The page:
Labelled by some as a submissive ‘Uncle Tom’ character in the story of the post-emancipation era, it’s time to readdress the role of Booker T Washington. A former-slave who worked his way up to become the most influential African-American of his generation, Washington had clear ideas as to the best ways for other black Americans to improve their own lives and, on a larger scale, improve the African-American experience as a whole. He was a successful teacher, author, political figure and orator.
Washington’s strategy was accomodationist. Promoting self-help and manual skills as oppose to liberal arts he believed that, after slavery, black Americans would be able to contribute and be accepted more easily and significantly in the wider national community through this approach. He argued that it helped African-Americans immediately and did not threaten the white community so garnered a significant degree of support among both groups, stating “A race, like an individual, lifts itself up by lifting others up.”
Due to Washington’s massive impact and influence sculptor Charles Keck created a piece for the Tuskgee Institute in 1922. It is called Lifting the Veil of Ignorance (click here for an image). Washington is depicted lifting a veil from a slave. This represents his goal of bringing African-Americans a better life through a better education. The slave crouches on a plow and anvil, which symbolises the Washington and Tuskegee’s focus on agriculture and industry.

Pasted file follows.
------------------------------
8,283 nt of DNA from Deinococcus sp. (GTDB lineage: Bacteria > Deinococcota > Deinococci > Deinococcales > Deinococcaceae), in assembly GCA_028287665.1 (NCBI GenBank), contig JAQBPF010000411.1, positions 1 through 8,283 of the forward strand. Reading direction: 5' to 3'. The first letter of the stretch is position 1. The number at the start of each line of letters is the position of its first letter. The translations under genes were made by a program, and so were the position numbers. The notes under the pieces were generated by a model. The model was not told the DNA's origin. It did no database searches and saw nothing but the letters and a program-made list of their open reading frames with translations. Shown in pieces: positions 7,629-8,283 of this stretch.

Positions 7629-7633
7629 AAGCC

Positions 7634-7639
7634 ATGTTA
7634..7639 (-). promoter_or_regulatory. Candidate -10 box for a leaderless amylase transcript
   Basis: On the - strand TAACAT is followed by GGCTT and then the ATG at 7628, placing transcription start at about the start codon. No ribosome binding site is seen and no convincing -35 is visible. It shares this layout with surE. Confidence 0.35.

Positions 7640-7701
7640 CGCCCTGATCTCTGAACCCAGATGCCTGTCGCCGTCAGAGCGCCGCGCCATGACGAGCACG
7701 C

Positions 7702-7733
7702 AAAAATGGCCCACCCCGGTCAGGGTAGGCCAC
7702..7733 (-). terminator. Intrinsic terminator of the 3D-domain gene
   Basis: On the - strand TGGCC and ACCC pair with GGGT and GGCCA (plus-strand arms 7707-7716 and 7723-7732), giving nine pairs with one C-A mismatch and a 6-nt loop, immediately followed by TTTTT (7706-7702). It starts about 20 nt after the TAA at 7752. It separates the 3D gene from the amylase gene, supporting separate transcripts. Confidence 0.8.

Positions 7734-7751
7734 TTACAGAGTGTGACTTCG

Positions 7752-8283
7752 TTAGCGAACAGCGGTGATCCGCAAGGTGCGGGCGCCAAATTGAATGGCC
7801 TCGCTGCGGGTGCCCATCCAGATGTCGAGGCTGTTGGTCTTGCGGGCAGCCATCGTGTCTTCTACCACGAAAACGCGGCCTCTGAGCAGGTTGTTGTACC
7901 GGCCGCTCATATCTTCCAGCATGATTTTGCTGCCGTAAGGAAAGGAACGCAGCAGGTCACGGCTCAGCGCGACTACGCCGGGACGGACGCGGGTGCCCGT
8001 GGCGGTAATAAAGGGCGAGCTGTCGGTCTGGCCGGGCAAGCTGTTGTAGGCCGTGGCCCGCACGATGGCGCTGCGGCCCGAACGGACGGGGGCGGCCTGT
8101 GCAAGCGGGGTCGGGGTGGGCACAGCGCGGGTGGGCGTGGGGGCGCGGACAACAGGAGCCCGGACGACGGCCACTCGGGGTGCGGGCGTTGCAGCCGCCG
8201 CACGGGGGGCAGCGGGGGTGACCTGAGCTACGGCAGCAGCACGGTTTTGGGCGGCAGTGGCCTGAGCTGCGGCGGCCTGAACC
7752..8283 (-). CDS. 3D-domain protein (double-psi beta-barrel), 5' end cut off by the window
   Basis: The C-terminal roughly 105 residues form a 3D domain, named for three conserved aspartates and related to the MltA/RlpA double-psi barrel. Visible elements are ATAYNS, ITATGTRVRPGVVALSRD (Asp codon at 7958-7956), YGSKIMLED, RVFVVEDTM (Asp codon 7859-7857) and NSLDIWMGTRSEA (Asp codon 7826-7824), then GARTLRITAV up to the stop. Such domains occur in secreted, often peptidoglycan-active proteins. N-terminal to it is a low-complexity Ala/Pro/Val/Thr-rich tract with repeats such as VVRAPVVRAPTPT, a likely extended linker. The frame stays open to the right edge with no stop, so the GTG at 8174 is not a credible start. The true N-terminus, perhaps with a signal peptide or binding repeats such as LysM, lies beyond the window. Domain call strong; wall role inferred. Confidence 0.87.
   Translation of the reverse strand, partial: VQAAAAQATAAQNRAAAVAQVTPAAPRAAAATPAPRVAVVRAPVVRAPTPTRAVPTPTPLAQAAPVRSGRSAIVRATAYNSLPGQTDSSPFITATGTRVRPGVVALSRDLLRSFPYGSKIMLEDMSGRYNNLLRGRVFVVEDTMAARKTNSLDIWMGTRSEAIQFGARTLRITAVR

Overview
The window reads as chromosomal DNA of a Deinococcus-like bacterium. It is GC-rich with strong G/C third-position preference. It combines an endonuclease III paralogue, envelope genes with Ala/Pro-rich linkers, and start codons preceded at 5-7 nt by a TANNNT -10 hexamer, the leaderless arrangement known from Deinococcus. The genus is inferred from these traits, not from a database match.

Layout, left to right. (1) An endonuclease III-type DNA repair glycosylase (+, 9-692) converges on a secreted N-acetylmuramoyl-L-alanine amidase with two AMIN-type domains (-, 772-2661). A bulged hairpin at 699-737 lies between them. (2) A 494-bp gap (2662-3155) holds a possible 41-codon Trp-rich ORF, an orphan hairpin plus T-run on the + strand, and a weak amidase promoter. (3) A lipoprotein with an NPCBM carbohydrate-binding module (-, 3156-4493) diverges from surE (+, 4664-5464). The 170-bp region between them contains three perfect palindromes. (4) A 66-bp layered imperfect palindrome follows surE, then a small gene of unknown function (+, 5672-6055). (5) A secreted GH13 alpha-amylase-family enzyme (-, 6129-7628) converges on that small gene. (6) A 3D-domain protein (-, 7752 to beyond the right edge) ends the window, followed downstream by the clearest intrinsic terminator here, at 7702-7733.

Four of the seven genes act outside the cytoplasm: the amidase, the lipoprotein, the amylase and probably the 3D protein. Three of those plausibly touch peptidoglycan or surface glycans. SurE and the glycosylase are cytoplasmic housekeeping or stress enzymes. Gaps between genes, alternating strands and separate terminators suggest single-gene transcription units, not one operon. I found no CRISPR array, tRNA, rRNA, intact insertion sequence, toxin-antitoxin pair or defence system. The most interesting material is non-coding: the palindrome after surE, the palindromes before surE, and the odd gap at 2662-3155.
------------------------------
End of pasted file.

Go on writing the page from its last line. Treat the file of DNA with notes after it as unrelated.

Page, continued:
However many came to disagree with this focus. Was Washington lifting the veil of ignorance or keeping it in place? In his novel Invisible Man, Ralph Ellison described his response to this debate: “I am standing puzzled, unable to decide whether the veil is really being lifted, or lowered more firmly in place; whether I am witnessing a revelation or a more efficient blinding.”
Considering how the black minority in the United States should deal with oppression after slavery formed one of the most significant debates in African American history. W.E.B Du Bois believed Washington’s strategy was flawed. He proposed that blacks should constantly challenge their position in society and that the ‘talented tenth’ would demonstrate their potential. Marcus Garvey agreed that African Americans should embrace self-help and improve their economic base through manual work; however he worked towards total separation of the races.
This division of strategies and philosophies between three leading African-American figures of the early twentieth century divided not only the energies of the wider African-American population in the United States but also became a major obstacle for collective progress. How far should this effect our views on Washington and his contribution?
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